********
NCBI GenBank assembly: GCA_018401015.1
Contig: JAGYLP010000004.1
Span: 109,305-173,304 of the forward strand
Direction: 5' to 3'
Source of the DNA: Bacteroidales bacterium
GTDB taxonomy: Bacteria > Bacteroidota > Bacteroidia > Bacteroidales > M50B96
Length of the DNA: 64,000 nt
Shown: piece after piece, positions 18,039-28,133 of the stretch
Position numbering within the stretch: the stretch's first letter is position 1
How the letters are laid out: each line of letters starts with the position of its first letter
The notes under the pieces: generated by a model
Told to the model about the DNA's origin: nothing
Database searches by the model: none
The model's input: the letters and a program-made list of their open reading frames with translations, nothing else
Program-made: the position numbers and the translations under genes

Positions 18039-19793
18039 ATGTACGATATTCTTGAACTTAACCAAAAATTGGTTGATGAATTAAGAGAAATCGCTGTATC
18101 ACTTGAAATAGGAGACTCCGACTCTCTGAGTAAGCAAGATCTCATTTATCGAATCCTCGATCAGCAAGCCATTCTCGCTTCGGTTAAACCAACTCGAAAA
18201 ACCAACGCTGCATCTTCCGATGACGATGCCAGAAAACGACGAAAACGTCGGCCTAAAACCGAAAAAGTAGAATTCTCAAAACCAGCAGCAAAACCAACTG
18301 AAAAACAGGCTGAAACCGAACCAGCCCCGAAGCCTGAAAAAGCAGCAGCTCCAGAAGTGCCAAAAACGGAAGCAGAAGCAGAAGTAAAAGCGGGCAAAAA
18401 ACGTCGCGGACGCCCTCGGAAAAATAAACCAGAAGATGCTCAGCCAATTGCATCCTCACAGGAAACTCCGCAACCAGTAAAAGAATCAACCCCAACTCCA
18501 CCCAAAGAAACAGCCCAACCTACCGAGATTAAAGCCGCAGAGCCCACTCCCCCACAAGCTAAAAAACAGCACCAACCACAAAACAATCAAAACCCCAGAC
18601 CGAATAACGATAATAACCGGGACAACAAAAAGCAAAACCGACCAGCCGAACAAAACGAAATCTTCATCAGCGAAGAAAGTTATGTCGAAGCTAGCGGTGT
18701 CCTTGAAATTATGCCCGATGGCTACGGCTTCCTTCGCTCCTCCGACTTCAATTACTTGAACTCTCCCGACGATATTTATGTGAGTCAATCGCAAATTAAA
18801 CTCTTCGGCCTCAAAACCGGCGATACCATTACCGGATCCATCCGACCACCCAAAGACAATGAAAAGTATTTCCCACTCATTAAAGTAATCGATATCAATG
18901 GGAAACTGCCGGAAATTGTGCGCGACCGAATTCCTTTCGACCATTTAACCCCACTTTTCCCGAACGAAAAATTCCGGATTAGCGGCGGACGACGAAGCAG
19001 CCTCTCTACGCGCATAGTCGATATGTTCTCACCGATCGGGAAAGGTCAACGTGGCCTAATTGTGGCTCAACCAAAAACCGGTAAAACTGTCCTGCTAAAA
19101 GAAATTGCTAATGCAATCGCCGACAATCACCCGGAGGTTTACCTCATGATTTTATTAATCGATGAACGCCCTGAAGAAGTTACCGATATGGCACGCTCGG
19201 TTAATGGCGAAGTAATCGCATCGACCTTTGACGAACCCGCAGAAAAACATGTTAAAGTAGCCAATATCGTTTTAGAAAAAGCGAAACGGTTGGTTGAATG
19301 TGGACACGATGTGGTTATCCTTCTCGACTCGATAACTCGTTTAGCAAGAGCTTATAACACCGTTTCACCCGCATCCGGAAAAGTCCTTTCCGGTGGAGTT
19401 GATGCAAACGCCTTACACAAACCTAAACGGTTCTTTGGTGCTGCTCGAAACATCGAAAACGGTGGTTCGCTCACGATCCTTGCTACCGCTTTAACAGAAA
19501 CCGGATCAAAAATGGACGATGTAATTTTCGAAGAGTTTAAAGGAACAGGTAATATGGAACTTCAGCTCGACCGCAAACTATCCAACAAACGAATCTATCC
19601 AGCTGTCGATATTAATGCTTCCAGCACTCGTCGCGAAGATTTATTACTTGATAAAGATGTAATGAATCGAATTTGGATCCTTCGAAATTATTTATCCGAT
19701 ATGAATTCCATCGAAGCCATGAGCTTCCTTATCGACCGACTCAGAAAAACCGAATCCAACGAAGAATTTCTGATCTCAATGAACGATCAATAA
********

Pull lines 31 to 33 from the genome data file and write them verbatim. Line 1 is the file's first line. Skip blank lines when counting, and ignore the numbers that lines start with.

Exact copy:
19401 GATGCAAACGCCTTACACAAACCTAAACGGTTCTTTGGTGCTGCTCGAAACATCGAAAACGGTGGTTCGCTCACGATCCTTGCTACCGCTTTAACAGAAA
19501 CCGGATCAAAAATGGACGATGTAATTTTCGAAGAGTTTAAAGGAACAGGTAATATGGAACTTCAGCTCGACCGCAAACTATCCAACAAACGAATCTATCC
19601 AGCTGTCGATATTAATGCTTCCAGCACTCGTCGCGAAGATTTATTACTTGATAAAGATGTAATGAATCGAATTTGGATCCTTCGAAATTATTTATCCGAT